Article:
X-Message-Number: 2013
Date: Tue, 23 Mar 93 13:56:57 CST
From: Brian Wowk <>
Subject: CRYONICS Room Access

        What mental picture do you have of how cryonics patients and 
service personnel enter a -130'C Cold Room?  Perhaps a huge door on the 
side of the room (with 1 meter thick foam insulation) swings open like a 
bank vault, spewing ice fog everywhere, giving everyone outside the room 
a chill while patients inside get a blast of warmth.  Alternatively, our 
cryosuited workers with patients on gurneys enter an airlock half as big 
as the room itself.  One inside the room, the workers will walk along 
wasted space that could be used for patients were it not that workers 
need a place to walk.  Of course, if any workers (not even visible to 
personnel outside) get into trouble they will have to frantically run 
back to the airlock and fight their way through two doors on their way 
out.  This might even have to be done by one worker carrying the other
on his back! 

        What's wrong with this picture?  It was the one I had for a long 
time, and it was bothering me a lot.  Romping around in a cryosuit inside 
a sealed nitrogen-filled Cold Room is a lot like cave diving.  If you 
are suddenly unable to breath, there is no surface to swim to.  Even 
with state-of-the-art failsafe dual independent air supplies (which are 
mandatory for cave diving) and a diving buddy, cave divers still die in 
droves every year.  In fact, in many respects cryosuit work is worse 
than cave diving.  Since the human urge to breathe is created by CO2 
buildup, not oxygen deficiency, nitrogen asphyxiation (and associated 
loss of consciousness) occurs without any warning.  Finally, cave divers 
don't have to worry about their cave being shut down by the government 
after someone dies in it.

        According to Hugh Hixon at Alcor, Keith Henson has proposed 
entering a Cold Room from the *top* rather than the sides.  This is an 
eminently sensible idea, and it addresses a host of safety, logistics, 
efficiency, and engineering concerns.

        I propose building a 5m x 5m room (3m high) with a wide open 
ceiling, and *no doors*.  Put opposed angle iron beams (or inverted T 
beams) across the top at 1 meter intervals to hold up 1 meter cubes of 
Trymer foam insulation.  (The walls and floor of the room are also 
surrounded by 1 meter Trymer).  You divide up your room into 25 cells 
that are 1 meter square by 3 meters high, each of which could easily 
hold two insulated patients (and plenty of ethyl chloride pouches).  
Allocate four of five cells in the center to hold a 2000 liter LN2 
reservoir (large hot water tank?) and you are left with 20 cells able to 
hold 40 patients.  Notice you do not need any walking space for men in 

        To access a room cell you simply hoist up, and move aside, the 1 
meter foam cube above it (weighing about 100 lbs).  (You would probably 
leave a 1 inch clearance between cubes, impairing room efficiency only 
slightly.  Wool or something could be packed in the gaps for added 
insulation.)  Patients could be raised or lowered into cells without any 
need for cryosuit work.  If our present system can work without men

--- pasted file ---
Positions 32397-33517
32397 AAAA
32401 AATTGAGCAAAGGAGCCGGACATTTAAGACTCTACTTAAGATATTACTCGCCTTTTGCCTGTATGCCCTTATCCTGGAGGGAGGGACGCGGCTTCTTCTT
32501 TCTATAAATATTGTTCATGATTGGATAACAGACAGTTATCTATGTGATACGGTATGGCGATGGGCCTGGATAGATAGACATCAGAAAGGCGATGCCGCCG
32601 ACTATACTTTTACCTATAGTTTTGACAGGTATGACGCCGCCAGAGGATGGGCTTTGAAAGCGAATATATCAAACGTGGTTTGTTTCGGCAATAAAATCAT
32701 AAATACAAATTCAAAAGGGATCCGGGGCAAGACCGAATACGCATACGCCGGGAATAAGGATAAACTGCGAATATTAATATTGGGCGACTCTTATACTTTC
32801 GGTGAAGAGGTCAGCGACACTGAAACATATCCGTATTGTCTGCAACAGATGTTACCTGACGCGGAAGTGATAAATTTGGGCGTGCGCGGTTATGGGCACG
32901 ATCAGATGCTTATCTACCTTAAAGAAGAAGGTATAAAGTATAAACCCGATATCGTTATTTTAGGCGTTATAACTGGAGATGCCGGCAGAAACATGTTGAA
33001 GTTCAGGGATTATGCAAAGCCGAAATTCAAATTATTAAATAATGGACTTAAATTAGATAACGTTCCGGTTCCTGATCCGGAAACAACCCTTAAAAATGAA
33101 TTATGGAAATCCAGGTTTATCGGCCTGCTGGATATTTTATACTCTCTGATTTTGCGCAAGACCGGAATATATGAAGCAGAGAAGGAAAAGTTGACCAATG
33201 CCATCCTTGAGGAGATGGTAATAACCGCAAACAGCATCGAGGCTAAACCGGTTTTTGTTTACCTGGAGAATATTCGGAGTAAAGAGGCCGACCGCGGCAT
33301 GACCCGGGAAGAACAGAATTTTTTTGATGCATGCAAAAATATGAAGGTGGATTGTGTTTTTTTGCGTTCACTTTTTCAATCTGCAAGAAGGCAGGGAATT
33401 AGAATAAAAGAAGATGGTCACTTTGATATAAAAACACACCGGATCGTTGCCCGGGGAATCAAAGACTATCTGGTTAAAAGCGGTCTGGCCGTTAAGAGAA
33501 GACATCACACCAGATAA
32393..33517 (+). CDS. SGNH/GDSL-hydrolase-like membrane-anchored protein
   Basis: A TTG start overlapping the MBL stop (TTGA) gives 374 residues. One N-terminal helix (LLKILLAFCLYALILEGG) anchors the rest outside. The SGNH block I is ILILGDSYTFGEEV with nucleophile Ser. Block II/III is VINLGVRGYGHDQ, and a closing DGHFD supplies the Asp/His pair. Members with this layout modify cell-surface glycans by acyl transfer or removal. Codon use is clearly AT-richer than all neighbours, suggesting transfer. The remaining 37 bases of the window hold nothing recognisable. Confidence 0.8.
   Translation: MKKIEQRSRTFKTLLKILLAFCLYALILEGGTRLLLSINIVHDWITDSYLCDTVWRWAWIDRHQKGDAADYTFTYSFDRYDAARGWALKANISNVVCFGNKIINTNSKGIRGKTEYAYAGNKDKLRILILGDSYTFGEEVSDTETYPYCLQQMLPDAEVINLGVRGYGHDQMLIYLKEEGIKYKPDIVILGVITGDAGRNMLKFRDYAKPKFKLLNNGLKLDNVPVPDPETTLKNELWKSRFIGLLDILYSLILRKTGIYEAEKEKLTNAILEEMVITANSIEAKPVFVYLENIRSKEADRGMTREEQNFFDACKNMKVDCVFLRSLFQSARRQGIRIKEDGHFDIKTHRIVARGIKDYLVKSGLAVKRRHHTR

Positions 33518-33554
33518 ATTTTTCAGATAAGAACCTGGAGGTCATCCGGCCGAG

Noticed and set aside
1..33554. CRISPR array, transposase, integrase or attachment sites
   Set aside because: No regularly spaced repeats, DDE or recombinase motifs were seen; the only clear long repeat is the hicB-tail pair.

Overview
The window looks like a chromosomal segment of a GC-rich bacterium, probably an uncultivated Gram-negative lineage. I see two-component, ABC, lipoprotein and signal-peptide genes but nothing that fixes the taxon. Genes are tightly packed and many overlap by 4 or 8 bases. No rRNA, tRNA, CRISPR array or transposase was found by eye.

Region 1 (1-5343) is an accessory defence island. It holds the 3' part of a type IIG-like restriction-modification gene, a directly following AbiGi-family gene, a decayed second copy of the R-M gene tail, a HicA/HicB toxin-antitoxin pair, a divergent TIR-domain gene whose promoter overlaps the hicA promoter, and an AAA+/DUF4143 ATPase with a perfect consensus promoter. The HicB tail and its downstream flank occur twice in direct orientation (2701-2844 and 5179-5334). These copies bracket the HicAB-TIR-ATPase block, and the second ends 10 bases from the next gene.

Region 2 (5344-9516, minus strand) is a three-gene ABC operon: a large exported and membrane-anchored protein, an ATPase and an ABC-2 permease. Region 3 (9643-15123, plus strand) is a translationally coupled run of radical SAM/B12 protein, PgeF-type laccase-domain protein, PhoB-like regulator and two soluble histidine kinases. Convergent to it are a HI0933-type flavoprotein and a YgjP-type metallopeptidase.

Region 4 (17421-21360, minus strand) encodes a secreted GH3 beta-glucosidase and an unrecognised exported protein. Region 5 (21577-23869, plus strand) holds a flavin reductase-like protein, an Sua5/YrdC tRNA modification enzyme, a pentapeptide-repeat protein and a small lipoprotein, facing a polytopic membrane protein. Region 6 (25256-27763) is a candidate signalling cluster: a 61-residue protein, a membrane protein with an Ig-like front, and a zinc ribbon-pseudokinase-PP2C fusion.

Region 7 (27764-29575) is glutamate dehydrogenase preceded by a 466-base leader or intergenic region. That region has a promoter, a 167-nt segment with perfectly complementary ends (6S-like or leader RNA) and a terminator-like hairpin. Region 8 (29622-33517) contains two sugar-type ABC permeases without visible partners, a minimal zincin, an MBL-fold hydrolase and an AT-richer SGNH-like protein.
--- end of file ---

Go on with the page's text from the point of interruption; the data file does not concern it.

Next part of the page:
swimming in LN2, this system can work without cryosuits.

        Is there any need for cryosuits at all?  Extraordinary 
maintenance tasks might require cryosuit work.  Cryosuits would be useful 
for adjusting/fixing fans or troubleshooting resevoir problems.  The 
worker would be lowered in by hoist, and remain attached to the cable at 
all times.  Remotely monitor blood oxygen saturation with a pulse 
oximeter, and at the first sign of any trouble you lift the worker out.  
(By the way, Mike, do you own a pulse oximeter?  Perhaps you should use 
it as a safety device in your cryosuit experiments.)     

        Since patients will be packed so densely in this design, an 
active air circulation system is almost certainly necessary.  I 
therefore withdraw my earlier disparagement of fans, and suggest we put 
a few thousand dollars into several independent fans driven by cryogenic 
rated electric motors.  The extra LN2 boiloff will be worth it if we can 
pack this many patients int.

        Now the economics.  The insulation for this room will cost 
$35,000.  If we allow $65,000 (a pessimistic guess) for other materials 
and labor we will have a capital cost of $100,000 for a 40 patient 
storage system.  Amortizing at 20% (because Alcor outgrows new buildings 
quickly) we will still have an annual operating cost of only $1000 per 
patient.  (This assumes LN2 use of 200 liters per day, 30% beyond the 
theoretical 150 liters per day.)  The only catch to all this is that for 
the first few years we will be paying for patients not yet filling the 

        Any thoughts out there?  Should we do this?  I think we should, 
even if we offer it as an option with higher minimums.  -130'C is 
clearly the future of cryonics.  Even CI is looking at it, and may 
implement it in some form in their new building.  If we don't commit 
floor space in our anticipated new building for it, when will we ever do 

        Alcor has a choice between taking initiative and continuing to 
be at the forefront of cryonics, or arguing why nanotechnology can fix 
cracking while other organizations offer crack-free storage.  I do not 
believe the latter is Alcor's style, at least not the Alcor I joined.  
If I wanted cryonics service based on what I thought nanotechnology 
could *ultimately* fix, I would have joined CI not Alcor.  Now, 
paradoxically, it may soon be CI who  offers better storage!  Let's get 
with it!
                                                --- Brian Wowk

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